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Gartrell v. State

Supreme Court of Georgia

December 10, 2018

GARTRELL
v.
THE STATE.

          BOGGS, JUSTICE.

         Appellant Nyheim Gartrell was tried before a jury and found guilty of felony murder, aggravated assault, armed robbery, and possession of a firearm during the commission of a felony in connection with the death of James Edwards.[1] He now appeals, asserting that the evidence was insufficient to support the verdicts. We disagree and affirm.

         The record reveals that in the early morning hours of June 1, 2014, Gartrell and Edwards were with others at a home where beer, cigarettes, and other items were sold. At some point, Gartrell commented to two women present that Edwards "had money and a ticket and that [Gartrell] wanted to buy [the women]." One of the women considered Gartrell's statement "a joke." A few hours later, around 5:00 a.m., a deputy had finished his shift and pulled into his driveway when he heard a "loud shot." He patrolled the area but returned home when he could not determine the source of the shot. Shawntay Doughty also heard a gunshot in the early morning hours. Later in the morning, a passerby mentioned to Doughty that he believed he saw a body lying on a nearby dirt road in an area called "Railroad Alley." Doughty went to the location and, upon seeing the body, called the police.

         Police and GBI agents arrived and identified the body as that of Edwards. It appeared as if someone had been through one of his pockets. Agents made a plaster impression of a shoe print found at the scene. They confirmed that Edwards was shot with a 9mm pistol. Four days later, they returned to the scene and discovered a Winchester 9mm cartridge casing near where Edwards' body had been found. Upon interviewing witnesses, agents determined that Gartrell was one of the last people to see Edwards alive and received his consent for a buccal swab to obtain his DNA.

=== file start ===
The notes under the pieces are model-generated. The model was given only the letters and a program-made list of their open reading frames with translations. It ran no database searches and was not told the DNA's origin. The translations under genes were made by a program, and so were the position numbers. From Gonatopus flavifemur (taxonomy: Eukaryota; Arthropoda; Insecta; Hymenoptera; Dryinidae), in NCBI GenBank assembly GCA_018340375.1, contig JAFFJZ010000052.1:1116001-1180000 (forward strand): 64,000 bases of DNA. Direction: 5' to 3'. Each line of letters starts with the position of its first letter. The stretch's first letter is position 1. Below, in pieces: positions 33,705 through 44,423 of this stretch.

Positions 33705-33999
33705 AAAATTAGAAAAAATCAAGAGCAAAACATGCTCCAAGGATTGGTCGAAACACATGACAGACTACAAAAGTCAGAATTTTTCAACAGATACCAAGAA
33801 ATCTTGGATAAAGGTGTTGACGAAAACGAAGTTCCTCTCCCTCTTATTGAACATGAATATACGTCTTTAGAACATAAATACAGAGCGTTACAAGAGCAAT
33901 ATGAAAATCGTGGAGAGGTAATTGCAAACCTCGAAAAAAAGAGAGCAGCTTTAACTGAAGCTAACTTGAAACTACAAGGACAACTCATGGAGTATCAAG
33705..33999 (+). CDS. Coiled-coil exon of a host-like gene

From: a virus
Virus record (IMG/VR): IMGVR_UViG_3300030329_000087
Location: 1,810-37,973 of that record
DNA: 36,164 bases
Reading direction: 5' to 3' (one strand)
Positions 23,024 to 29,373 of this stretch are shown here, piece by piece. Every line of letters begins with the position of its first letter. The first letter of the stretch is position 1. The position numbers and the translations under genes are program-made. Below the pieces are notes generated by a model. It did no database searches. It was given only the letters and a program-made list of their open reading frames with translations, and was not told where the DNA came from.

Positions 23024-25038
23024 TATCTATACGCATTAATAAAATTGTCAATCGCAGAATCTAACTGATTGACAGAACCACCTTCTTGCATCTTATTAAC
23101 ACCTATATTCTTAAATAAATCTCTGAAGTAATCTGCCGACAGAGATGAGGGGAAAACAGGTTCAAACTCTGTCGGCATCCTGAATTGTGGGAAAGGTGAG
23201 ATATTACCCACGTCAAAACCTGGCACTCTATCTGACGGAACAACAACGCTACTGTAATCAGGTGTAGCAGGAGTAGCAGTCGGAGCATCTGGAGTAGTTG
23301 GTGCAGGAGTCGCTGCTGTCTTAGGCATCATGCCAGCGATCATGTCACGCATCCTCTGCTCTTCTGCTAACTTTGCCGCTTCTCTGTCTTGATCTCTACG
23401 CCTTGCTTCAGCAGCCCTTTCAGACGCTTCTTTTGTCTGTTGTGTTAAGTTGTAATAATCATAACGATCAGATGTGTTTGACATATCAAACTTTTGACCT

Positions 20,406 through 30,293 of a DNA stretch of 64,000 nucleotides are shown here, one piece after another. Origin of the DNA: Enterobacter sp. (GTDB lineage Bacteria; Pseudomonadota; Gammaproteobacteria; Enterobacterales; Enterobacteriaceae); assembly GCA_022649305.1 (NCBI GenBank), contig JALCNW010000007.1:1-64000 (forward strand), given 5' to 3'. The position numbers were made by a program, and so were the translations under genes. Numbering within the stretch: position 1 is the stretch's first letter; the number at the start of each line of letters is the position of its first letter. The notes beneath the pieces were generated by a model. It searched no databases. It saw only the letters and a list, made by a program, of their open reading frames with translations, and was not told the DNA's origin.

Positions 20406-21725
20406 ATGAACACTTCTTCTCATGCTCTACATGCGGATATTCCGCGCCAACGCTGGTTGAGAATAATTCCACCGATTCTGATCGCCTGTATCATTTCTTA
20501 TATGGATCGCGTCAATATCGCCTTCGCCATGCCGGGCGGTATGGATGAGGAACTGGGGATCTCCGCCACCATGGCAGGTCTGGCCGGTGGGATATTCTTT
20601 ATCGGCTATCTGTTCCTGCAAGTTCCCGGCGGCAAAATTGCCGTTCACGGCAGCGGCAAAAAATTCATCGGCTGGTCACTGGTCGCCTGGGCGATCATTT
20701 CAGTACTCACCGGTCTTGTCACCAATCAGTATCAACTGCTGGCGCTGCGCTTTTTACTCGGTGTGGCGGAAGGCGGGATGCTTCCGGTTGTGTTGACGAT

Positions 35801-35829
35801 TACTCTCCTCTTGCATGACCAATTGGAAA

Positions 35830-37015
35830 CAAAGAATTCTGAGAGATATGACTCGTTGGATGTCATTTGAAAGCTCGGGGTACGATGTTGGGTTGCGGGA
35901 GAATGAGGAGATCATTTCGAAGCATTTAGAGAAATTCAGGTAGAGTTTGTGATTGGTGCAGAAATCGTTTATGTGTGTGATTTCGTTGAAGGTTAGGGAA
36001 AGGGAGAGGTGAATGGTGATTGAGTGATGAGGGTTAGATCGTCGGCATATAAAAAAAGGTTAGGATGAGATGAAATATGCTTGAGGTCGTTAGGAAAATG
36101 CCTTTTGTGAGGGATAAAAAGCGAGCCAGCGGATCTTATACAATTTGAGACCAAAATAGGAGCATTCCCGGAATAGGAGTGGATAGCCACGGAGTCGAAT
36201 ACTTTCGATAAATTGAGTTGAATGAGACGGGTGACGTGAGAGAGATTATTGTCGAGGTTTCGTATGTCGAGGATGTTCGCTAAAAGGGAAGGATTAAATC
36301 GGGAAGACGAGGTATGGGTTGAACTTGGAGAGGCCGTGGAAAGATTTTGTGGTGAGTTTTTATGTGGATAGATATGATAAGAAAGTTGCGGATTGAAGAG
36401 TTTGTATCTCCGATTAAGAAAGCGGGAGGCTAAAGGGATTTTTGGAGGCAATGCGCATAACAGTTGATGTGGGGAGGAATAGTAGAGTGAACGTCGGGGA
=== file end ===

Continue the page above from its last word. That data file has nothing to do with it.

The investigation stalled until a shooting took place injuring a person on August 9, 2014, during a fight at a private party at the Pope Center. Four shell casings were found at the scene. A close friend of Gartrell, Timothy Crew, was arrested and charged with that shooting, but Crew urged Gartrell to come forward and turn himself in as the shooter. When Gartrell refused, Crew contacted his attorney to "tell the truth about what [Gartrell had] done." Crew's mother asked Gartrell for the pistol used in the Pope Center shooting in an attempt to gather evidence that would exonerate her son. Gartrell gave Crew's mother the weapon, and she hid in it Crew's car for about a week before informing police of its location. During trial, the State played a recorded phone call between Crew and Gartrell, recorded while Crew was incarcerated, during which Crew pleaded with Gartrell to turn himself in for the Pope Center shooting. Gartrell told Crew that he could not turn himself in for fear that "old stuff" would be brought up and that if he did so he would be "f'ed up for life," but that Crew could "tell them." He also told Crew that Crew was allowing "folks [to] spook him" and that he could not be charged for something he did not do.